Thirteen Doorways, Wolves Behind Them All by Laura Ruby
My Rating: 4/5 Stars
Thirteen Doorways, Wolves Behind Them All had been on my TBR since the fall. Not too many of my blogging friends have read it, but I had seen it on a few best YA books of 2019 lists. It was also a National Book Award Finalist Nominee for Young People’s Literature in 2019. After reading it, I definitely see why it’s received so much critical praise!
Thirteen Doorways, Wolves Behind Them All is quite different from most of the YA fiction taking place during World War II that I’ve read. The book follows Frankie’s life at a Chicago orphanage over the years of the war and is narrated by a ghost around Frankie’s own age, with plenty of secrets and tragedy in her own life. The only title I can think to compare Thirteen Doorways, Wolves Behind Them All to is Betty Smith’s A Tree Grows in Brooklyn (which ironically is read by one of Frankie’s friends!). Inspired by a true story, Thirteen Doorways, Wolves Behind Them All uncovers an often neglected reality from World War II. The book reveals how many children were given to orphanages during the war because their families struggled to be able to provide for them. Frankie and her siblings are left in the care of the orphanage run by Catholic nuns for a long time, as her father re-marries and resettles in another part of the country with his new family. It was really hard to read Frankie’s story, as she faces much physical and emotional punishment from the nuns. I enjoyed seeing Frankie grow up, and always found myself holding out hope for her.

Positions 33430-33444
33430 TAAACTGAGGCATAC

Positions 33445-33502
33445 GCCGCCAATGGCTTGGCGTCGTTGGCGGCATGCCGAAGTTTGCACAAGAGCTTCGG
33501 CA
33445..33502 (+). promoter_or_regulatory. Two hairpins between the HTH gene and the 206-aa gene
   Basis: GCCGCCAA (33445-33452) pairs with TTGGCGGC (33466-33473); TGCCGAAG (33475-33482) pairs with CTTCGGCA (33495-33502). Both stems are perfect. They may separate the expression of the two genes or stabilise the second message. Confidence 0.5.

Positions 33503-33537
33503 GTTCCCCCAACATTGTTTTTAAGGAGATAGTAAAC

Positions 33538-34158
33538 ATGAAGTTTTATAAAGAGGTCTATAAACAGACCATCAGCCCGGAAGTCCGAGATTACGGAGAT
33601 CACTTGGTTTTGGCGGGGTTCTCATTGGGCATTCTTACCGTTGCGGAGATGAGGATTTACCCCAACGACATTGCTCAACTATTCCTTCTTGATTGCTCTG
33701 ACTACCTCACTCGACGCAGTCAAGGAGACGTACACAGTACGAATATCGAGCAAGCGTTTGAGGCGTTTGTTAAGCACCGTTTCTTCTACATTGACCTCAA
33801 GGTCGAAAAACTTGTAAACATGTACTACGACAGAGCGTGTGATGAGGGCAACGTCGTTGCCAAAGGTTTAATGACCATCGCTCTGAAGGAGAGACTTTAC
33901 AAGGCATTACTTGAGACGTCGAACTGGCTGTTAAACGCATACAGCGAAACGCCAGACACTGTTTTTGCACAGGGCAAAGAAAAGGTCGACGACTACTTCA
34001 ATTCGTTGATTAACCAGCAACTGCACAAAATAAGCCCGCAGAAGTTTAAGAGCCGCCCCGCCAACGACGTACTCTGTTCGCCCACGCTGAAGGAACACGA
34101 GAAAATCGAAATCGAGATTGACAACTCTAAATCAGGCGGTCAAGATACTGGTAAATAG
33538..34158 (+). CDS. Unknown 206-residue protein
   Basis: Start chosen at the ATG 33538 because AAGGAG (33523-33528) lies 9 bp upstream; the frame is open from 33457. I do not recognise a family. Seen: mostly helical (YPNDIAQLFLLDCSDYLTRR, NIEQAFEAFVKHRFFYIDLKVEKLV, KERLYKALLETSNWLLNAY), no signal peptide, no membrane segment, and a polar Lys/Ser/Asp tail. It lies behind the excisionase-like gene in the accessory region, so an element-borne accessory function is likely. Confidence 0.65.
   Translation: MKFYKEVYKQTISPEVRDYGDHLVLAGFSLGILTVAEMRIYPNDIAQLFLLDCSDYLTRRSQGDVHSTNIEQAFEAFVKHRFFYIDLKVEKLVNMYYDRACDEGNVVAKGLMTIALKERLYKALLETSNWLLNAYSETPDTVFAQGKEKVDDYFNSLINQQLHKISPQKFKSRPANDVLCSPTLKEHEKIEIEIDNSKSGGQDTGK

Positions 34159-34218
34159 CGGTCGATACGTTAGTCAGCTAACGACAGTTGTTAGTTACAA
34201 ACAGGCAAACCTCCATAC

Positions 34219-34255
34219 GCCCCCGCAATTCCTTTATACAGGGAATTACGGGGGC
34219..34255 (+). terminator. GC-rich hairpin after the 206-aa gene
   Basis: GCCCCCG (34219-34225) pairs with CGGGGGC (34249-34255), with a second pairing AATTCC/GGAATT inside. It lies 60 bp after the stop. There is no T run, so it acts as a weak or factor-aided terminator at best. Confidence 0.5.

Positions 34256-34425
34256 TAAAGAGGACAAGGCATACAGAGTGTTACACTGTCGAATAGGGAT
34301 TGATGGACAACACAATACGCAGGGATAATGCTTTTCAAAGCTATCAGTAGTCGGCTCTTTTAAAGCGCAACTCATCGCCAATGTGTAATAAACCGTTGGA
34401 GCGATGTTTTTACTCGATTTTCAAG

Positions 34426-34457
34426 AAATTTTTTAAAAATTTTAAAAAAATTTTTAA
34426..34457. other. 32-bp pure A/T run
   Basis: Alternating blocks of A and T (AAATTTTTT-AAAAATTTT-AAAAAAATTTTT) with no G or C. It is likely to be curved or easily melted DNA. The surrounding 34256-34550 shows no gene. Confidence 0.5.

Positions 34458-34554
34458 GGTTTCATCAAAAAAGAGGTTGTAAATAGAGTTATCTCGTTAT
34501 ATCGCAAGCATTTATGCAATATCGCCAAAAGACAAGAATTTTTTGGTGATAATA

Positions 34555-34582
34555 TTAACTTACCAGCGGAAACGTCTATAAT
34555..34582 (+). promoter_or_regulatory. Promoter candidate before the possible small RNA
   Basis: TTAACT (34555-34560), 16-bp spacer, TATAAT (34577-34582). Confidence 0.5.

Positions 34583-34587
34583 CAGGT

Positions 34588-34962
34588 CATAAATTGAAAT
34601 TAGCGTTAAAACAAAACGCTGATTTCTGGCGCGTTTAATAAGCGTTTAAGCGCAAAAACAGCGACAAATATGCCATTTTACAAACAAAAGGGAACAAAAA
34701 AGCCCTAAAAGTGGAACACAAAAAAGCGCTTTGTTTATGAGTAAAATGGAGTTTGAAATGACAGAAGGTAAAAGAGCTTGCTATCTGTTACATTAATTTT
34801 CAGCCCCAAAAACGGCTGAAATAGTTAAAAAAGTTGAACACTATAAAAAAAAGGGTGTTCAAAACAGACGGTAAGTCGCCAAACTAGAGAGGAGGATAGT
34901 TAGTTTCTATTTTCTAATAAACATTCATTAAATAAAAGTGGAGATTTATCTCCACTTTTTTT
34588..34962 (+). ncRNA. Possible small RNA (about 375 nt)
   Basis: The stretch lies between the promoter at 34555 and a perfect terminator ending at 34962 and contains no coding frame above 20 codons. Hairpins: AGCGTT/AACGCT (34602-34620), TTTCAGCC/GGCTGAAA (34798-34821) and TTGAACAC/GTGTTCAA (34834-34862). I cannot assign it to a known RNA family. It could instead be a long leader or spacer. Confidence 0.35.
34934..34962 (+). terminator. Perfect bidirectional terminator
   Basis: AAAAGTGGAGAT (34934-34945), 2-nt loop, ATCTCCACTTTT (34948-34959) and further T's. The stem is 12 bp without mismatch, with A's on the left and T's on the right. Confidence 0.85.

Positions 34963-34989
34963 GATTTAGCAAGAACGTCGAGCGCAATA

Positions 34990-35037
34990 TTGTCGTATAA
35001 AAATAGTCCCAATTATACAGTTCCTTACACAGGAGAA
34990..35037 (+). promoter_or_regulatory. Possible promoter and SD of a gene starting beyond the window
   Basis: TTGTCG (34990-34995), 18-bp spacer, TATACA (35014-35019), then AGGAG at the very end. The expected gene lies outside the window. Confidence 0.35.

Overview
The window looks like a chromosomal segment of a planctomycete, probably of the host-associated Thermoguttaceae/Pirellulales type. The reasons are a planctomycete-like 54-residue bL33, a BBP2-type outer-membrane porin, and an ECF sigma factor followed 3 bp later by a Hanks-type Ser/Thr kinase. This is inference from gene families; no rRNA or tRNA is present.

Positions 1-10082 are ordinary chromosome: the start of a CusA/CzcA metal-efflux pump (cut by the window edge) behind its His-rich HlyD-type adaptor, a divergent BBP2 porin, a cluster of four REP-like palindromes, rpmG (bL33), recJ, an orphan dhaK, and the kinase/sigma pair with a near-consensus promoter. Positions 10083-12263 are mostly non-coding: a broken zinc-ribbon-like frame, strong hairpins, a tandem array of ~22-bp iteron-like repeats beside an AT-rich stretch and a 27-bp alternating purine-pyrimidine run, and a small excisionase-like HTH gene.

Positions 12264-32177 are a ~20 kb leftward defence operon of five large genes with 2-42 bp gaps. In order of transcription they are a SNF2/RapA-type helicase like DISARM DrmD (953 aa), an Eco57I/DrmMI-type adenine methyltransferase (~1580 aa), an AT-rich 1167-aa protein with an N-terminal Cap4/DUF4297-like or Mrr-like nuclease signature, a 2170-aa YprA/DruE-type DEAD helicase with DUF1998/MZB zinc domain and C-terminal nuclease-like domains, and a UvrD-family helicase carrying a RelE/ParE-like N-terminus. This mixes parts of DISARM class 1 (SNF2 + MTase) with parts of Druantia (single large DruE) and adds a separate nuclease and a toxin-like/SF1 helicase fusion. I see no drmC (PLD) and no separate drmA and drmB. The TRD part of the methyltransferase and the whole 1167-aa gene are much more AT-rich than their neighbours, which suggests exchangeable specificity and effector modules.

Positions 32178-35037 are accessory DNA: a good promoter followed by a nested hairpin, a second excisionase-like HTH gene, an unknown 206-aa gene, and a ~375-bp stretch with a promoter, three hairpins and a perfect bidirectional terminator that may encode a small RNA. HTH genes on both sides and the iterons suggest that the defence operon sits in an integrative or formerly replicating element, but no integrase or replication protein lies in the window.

The ghost’s narration and perspective was interesting and held its own mystery, but I admit that I would have preferred if the book had entirely focused on Frankie. Most of the chapters began with the ghost’s interaction with other ghosts and provided details that later added up revelations within her own tragedy. While I liked how the ghost interacted in Frankie’s own life, I think the story could have been strong enough without.
Overall, I do think Thirteen Doorways, Wolves Behind Them All is worth checking out, especially if you’re a historical fiction fan looking for some untold stories.
Have you read any of these books? Do you have any recommendations for me based on them? Share in the comments!